CHICAGO ( – As summer approaches and schools prepare to let out, proposed funding cuts for two Illinois programs geared toward helping teens have community activists concerned that an increase in youth violence could be the result.

Safety Net Works and Neighborhood Recovery Initiative are programs that provide jobs, mentoring as well as youth and adult leadership development services in over 26 communities throughout the state.

Like many states, Illinois faces a budget crisis, but advocates say targeting programs that work and benefit the poor and disenfranchised will do more harm than good. Teen unemployment is on the rise and for Chicago, it has been reported unemployment for Black males ages 16 to 19 is nearly 90 percent.


The Illinois House of Representatives recently voted to cut funding for Neighborhood Recovery Initiative from $33 million to $10 million and to completely eliminate funding for Safety Net Works from $4 million. The State Senate passed a bill allocating funding at $33.5 million and $3.6 million respectively for both programs. Each chamber is now scheduled to review the other entire budget bill for consideration. Democrats hold the majority in both houses.

Advocates for both programs converged in downtown Chicago May 17 in front of the Thompson Center, which is home to several state offices, to let lawmakers know cutting these programs is not the answer.

A delegation also traveled to Springfield, the state capitol, in an attempt to lobby the House to keep both programs.

“Safety Net Works has serviced over 13,000 high risk youth across the state of Illinois and the Neighborhood Recovery Initiative will provide over 3,430 jobs for youth and adults in neighborhoods greatly impacted by violence,” say representatives for both programs.

Pamela Bosley, Auburn-Gresham coordinator of Safety Net Works, says as the weather gets warmer, crime increases so positive and proactive programs that keep youth busy and productive are necessary, especially in crime-riddled areas.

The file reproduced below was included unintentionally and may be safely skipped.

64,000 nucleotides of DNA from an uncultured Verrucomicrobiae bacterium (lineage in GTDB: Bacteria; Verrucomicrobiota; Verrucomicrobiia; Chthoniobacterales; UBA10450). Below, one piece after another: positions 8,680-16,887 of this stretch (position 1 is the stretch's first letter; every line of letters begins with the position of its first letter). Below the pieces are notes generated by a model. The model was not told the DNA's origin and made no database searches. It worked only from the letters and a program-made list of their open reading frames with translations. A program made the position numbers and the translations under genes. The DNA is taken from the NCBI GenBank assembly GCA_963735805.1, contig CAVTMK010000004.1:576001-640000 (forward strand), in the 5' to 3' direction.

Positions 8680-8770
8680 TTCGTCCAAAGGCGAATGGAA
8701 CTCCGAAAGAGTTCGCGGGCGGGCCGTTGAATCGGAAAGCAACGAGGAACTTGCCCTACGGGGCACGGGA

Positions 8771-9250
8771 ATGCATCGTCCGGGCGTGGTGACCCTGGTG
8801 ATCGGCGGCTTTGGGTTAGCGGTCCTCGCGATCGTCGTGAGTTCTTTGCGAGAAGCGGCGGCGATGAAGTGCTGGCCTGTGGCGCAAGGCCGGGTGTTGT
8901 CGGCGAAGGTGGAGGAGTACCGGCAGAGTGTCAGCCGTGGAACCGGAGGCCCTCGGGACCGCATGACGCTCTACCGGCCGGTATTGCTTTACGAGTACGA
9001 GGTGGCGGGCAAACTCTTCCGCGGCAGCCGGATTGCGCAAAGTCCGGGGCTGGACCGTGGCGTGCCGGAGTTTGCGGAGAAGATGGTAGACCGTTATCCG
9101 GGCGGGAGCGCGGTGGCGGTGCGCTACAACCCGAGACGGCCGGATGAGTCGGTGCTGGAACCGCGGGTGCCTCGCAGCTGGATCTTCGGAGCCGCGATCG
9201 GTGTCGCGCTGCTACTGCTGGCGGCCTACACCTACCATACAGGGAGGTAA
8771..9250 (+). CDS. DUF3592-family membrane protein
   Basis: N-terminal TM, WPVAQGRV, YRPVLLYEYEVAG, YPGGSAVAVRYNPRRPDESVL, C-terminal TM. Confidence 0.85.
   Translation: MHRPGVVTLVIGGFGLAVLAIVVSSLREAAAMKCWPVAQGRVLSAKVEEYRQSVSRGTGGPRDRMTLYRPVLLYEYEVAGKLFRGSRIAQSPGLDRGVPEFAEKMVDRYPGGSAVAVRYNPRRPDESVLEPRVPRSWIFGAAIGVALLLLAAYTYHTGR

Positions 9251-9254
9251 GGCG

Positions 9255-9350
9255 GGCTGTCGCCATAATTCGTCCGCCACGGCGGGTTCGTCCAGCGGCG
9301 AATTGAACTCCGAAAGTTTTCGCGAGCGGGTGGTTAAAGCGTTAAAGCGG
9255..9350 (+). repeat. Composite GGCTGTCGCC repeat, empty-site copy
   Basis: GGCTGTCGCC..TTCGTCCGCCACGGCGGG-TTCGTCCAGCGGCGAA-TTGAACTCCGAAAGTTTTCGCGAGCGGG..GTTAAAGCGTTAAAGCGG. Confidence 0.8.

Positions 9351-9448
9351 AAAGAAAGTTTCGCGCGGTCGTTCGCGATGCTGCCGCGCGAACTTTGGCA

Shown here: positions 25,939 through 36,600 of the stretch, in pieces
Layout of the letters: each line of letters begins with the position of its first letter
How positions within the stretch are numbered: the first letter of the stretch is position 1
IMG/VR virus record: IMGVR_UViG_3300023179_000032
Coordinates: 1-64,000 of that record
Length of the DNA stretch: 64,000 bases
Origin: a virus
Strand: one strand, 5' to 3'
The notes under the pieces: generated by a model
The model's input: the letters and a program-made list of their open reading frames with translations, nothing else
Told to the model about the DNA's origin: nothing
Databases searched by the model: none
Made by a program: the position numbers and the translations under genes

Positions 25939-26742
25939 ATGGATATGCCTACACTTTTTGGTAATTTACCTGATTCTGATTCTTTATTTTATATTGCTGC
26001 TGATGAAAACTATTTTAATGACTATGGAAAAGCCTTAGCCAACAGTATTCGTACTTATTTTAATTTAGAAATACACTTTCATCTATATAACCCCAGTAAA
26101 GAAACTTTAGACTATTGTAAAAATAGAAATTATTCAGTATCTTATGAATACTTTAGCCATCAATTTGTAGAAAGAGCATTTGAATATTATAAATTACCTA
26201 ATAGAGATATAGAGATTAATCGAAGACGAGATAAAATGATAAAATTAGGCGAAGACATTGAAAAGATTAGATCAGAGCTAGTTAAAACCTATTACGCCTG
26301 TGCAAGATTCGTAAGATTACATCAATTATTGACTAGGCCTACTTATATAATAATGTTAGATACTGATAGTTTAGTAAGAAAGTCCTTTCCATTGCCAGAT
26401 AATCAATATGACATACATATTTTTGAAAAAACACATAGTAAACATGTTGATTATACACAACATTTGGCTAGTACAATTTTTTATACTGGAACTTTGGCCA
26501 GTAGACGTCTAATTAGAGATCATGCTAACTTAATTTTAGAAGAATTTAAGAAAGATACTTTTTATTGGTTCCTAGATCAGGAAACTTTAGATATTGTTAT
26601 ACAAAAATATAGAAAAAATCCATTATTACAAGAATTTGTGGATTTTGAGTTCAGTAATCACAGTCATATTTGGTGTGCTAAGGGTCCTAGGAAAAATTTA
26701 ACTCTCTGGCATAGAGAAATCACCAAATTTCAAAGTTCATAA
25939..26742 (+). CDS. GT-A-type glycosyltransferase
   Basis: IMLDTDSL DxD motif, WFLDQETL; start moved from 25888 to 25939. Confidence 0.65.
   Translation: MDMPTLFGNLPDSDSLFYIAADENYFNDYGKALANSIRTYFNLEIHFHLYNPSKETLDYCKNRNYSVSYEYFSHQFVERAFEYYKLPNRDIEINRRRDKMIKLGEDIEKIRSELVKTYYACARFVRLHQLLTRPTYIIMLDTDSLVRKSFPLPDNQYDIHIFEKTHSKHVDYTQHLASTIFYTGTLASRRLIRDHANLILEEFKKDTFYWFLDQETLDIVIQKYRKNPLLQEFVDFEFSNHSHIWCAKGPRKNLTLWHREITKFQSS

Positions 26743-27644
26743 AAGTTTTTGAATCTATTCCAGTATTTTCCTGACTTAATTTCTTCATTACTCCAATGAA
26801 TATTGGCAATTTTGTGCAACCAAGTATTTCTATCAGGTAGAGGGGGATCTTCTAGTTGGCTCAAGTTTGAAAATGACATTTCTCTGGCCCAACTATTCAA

“All of the things that we do are related to mentoring plus jobs which is hiring 80 young people in their community that live in their community to work in their community,” Audrey Johnson, administrative coordinator with the Neighborhood Recovery Initiative told The Final Call. Young people in Neighborhood Recovery Initiative include those with prior misdemeanor or criminal backgrounds that want to turn their life around.

The Senate is with us but the problem is the Illinois House and maybe they do not know what we do in our neighborhoods as the result of these programs, said Ms. Bosley. “I don’t know, maybe they don’t live there in our neighborhoods so they don’t know what’s going on. But if they lived in the neighborhoods they would know what was going on,” she added.

Eliminating or cutting either program would hurt neighborhoods and residents who need help, said advocates.

“We would not be able to provide services to the 23 communities that we currently do. So a lot of kids will be out of work, a lot of parents who are in the parent component, a lot of people who are in reentry who are getting out of prison, being able to walk into a job that’s nurturing, all of this will be lost to those people,” says Ms. Bosley.

Budget negotiations were still ongoing at Final Call presstime with lawmakers from both chambers scheduled to continue meeting through the Memorial Day weekend with hopes to agreeing on a bipartisan state budget by May 31.